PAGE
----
How to make a classic Velouté white sauce at home
Don't get nervous about the names of some of these classic sauces like velouté (veh-loo-TAY). It's a fancy French name for a white sauce that is stock based and thickened with a white roux.
The stock used is usually chicken, veal, or fish. Velouté is considered one of the five 'mother sauces' that almost all of the classic French sauces are derived from.
Most classic white sauces are derived from Velouté sauce, which is just a white stock (veal, chicken, or fish for example) that has been thickened with a white roux (an equal combination of flour and fat, typically butter).
The difference between a white stock and a brown stock is whether or not the bones it is made from have been roasted or not. Stocks made with roasted bones are considered brown.
From this basic Velouté sauce, you can create dozens of other sauces by introducing other ingredients. The two most famous classic sauces made from Velouté are Allemande (German Sauce) and Sauce Suprěme.
You can also learn more about making sauces at home here.
Velouté Sauce Recipe
- 1 ½ cups white stock veal, chicken, or fish - white stock just means the bones were not roasted
- 2 tablespoons butter unsalted
- 3 tablespoons flour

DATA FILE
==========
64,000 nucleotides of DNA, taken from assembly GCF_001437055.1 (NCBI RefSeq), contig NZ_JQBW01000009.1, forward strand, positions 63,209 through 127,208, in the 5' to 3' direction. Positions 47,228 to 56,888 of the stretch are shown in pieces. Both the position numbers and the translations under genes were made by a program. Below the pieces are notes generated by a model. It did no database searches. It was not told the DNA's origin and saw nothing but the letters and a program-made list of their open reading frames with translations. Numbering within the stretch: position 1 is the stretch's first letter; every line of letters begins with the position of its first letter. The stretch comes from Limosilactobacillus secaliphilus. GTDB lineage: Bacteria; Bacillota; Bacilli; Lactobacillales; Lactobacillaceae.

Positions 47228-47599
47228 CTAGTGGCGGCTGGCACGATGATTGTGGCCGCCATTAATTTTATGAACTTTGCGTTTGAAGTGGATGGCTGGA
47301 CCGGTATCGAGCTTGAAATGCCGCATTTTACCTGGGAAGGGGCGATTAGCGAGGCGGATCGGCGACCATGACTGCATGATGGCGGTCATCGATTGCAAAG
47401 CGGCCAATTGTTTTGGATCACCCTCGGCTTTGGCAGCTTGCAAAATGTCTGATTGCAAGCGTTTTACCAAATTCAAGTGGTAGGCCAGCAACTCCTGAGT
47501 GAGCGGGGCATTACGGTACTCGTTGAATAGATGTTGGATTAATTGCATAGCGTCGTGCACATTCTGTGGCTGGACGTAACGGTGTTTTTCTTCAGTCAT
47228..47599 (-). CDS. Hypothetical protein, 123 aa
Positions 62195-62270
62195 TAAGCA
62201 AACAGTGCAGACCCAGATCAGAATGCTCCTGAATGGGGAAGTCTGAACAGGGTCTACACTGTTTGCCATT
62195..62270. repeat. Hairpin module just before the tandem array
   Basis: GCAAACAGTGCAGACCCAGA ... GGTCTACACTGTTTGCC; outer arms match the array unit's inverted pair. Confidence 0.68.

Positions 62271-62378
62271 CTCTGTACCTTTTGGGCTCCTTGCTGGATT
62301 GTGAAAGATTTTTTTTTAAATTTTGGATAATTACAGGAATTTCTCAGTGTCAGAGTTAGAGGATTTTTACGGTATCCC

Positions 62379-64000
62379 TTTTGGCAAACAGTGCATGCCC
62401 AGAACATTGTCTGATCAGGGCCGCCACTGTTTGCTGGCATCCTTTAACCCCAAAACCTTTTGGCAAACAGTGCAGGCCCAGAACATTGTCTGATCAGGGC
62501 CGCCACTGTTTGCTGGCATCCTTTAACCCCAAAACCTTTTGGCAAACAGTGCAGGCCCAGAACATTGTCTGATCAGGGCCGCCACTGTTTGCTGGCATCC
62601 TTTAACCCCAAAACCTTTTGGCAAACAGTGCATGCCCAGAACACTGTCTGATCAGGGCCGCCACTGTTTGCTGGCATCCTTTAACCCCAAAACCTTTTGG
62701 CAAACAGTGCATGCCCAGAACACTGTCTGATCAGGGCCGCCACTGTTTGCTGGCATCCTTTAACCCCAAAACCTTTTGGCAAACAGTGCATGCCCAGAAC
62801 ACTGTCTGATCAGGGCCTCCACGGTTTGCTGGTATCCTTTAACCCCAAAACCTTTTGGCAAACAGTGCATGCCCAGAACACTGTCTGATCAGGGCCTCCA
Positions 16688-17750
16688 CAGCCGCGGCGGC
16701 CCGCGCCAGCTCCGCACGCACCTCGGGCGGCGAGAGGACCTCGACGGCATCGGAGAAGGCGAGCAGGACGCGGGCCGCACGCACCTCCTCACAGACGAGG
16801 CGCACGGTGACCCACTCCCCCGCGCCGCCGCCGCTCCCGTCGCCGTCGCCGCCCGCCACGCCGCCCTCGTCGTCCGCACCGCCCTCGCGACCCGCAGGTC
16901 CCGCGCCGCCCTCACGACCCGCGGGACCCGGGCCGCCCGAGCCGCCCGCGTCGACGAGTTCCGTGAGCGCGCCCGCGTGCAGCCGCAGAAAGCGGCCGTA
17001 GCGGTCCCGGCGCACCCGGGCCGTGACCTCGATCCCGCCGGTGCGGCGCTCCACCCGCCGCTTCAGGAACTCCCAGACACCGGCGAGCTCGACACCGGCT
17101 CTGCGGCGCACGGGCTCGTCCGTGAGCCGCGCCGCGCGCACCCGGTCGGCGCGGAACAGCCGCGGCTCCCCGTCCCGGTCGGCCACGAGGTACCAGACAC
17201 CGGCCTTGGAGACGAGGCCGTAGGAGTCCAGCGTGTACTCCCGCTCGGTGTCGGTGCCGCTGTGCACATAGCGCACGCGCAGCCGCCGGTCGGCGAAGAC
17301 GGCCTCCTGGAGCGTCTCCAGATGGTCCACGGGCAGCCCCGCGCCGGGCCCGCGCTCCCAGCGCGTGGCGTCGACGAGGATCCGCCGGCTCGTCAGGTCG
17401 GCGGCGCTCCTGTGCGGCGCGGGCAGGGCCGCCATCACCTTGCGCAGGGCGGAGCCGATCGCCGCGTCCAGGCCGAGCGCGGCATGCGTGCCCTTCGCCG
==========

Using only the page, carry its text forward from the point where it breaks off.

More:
- salt and pepper to taste
- All you need to do is assemble the ingredients and get your cookware together.
- Bring the stock to a simmer in a large saucepan.
- In a separate saucepan, melt the butter over low heat (don't let it burn) and add the flour. Raise the heat to medium and stir the butter and flour together for about 2 minutes.You are making the roux. Take a good whiff and it should have a pleasant toasted smell.
- Whisk the simmering stock into the roux and keep heating and whisking.
- When the stock begins to simmer again, turn down the heat to low and cook until the sauce thickens. A thin skin may form, just skim it away with your spoon.
- Depending on your stove-top, the sauce may take 5 - 10 minutes to get to your desired consistency.
- Season with salt and pepper
- Strain if you have a fine mesh strainer or chinois.
I m interested in the veloute with spinach.
May I have the instructions as how to prepare it?
Follow the basic instructions to make a veloute if you dont want chicken stock use veg
take a handful of spinach and blitz (blend) it through the sauce until you have your desired taste..
thanks for this interested tips.
Dos anyone know how to make a Noilly Prat veloute that works well with pasta and seafood? Truly grateful for any advice.
When working with roux, hot stock is added to cold roux or if your roux is hot than cold stock is used.
You have to add the hot stock in hot roux and stir fast until the sauce is smooth finely and simmer in medium-low heat for 10-15 min., season with salt and pepper to taste.
No, you're wrong. It has to be cold roux and hot stock or hot roux and cold stock. That's how traditional French cuisine works.
thanks a lot, it's important to know what is the difference of brown and white stock
In white stock there's no Browning of meaty bones but it's in brown stock.
G. Stephen Jones
Yes, Rispah, that is true. I believe it's what I said in the recipe.
A veloute is not a white roux it is a blonde roux. A white roux is for bechemel.
White roux and milk is beshamel. Blond roux blond stock (chicken or fish) is veloute. Brown roux and brown stock (beef) is an espanole.